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Haiti Update: What's Happening with the Presidential Runoff?

Jude Célestin supporters in Haiti

Supporters of Jude Célestin march. (Image: AP)

January 25, 2016

Haiti was supposed to elect its president on January 24. Instead there were violent protests. Here's what happened.
Haiti's President Michel Martelly has to leave office on February 7. At this point, there's no one to replace him.

Just two days before Haitians were set to elect a president, the head of Haiti’s Provisional Electoral Council, Pierre-Louis Opont, called off the presidential runoff for a second time. Opont said on Friday, January 22, that there was “too much violence throughout the country” to carry out the vote for president, six senators, and 27 deputies on Sunday. The vote had already been postponed from the original December 27 runoff date after a special commission failed to confirm the validity of October 25 first-round results in time. 

Now, without another election date set, the country faces a February 7 deadline, when President Michel Martelly is constitutionally mandated to step down. AS/COA Online looks at the circumstances leading up to the postponement and what’s next.

1. Fraud concerns delayed the runoff once before.

Haiti’s presidential runoff was initially set to take place on December 27. However, accusations of widespread fraud in the first round forced Martelly to create an independent commission to validate election results, pushing back the runoff until the commission released conclusions. The January 3 report confirmed that 92 percent of vote tally sheets reviewed had serious irregularities. Moreover, more than three-fifths—over 900,000—of the 1.5 million voters also served as party monitors at polling stations on election day. 

2. Protests escalated ahead of the scheduled January 24 runoff.

While the first round of the October 25 presidential election went relatively smoothly in comparison to violence-marred legislative elections on August 9, Haitians took to the streets to protest the results that gave the government-backed candidate, Jovenel Moïse, the lead over Jude Célestin of the Alternative League For Progress and Haitian Emancipation (LAPEH) party. Célestin threatened to withdraw and protests became increasingly violent ahead of Sunday’s scheduled runoff. Protesters attacked—and sometimes burned down—electoral offices during the week before the vote. Then on Thursday, January 21, President Martelly accused the opposition of creating “a vast plot to try to destabilize us.” By 2 p.m. the following day, the Provisional Electoral Council (CEP) said it was unable to ensure the protection of voters and poll workers and canceled Sunday’s vote.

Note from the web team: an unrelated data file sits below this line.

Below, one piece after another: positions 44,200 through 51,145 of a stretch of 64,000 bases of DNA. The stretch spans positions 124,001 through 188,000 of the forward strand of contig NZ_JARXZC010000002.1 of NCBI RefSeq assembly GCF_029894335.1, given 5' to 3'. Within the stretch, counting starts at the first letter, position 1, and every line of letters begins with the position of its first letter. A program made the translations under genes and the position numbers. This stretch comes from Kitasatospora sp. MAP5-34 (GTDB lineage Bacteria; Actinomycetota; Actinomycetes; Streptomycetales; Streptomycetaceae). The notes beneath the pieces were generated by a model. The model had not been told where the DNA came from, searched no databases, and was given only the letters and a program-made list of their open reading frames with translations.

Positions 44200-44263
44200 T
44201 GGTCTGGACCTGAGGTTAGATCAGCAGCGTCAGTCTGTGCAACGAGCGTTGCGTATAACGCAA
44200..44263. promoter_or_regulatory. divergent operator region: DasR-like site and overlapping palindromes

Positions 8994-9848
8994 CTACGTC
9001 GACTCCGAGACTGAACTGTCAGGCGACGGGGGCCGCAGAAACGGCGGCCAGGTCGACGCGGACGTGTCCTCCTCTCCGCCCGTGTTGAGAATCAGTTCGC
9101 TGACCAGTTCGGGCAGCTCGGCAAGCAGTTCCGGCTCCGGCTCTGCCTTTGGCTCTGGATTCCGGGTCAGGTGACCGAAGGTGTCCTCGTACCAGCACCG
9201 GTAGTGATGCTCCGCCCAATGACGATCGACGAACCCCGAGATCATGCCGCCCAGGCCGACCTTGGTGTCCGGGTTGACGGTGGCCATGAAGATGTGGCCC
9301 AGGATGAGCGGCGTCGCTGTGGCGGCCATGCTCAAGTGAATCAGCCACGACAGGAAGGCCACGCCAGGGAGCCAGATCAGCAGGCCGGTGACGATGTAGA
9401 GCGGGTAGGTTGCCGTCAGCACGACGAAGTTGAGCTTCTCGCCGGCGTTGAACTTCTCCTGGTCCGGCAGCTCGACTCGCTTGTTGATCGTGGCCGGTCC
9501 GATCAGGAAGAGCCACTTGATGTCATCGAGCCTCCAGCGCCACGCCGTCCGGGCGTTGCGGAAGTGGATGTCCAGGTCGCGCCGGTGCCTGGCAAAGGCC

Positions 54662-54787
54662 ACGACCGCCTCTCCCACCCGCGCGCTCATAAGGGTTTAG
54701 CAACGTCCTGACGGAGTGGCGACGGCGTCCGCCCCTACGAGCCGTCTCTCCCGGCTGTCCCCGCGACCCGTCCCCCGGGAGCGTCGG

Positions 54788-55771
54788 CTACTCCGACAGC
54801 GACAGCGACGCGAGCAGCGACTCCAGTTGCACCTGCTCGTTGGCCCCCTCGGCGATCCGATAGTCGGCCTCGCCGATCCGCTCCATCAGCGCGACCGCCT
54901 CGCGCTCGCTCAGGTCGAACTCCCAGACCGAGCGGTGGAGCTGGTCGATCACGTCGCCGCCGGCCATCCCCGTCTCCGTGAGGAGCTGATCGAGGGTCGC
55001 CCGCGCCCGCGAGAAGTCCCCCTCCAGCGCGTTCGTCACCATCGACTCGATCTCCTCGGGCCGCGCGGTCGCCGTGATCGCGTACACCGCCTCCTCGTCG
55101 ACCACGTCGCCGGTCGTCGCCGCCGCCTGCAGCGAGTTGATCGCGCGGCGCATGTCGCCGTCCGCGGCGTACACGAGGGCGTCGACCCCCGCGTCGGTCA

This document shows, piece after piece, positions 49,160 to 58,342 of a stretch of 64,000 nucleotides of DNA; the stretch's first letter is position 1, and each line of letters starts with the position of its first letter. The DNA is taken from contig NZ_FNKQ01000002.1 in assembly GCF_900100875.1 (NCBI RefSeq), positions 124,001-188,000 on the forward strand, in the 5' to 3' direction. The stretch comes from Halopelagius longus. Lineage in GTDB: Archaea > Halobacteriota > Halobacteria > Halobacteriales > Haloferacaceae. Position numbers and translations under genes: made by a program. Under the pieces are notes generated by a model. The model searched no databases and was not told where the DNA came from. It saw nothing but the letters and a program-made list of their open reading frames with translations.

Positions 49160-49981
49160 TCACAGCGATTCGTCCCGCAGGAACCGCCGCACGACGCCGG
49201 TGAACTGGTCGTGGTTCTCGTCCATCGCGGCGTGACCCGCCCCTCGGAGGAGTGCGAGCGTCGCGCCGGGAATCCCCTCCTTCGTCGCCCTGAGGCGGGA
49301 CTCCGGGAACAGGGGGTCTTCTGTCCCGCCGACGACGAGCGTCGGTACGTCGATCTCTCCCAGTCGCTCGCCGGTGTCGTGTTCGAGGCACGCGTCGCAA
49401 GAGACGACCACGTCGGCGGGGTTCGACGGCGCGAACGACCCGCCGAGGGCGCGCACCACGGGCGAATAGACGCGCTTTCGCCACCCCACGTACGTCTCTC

3. Another deadline looms.

The CEP has yet to reschedule the runoff, but the opposition is calling for a transitional government to take office on February 7, when Martelly is slated to step down. The transitional government would then create an independent commission to, among other measures, review first-round results and ensure a legitimate electoral process within 30 days.

Martelly said he would observe the February 7 date for leaving office, but some of his allies in the legislature might push for him to stay until May 14—the same date of his 2011 inauguration. In the meantime, the international community, including the Organization of American States and the UN in-country peacekeeping mission, says Haiti should avoid a provisional government for fear of a resulting power vacuum.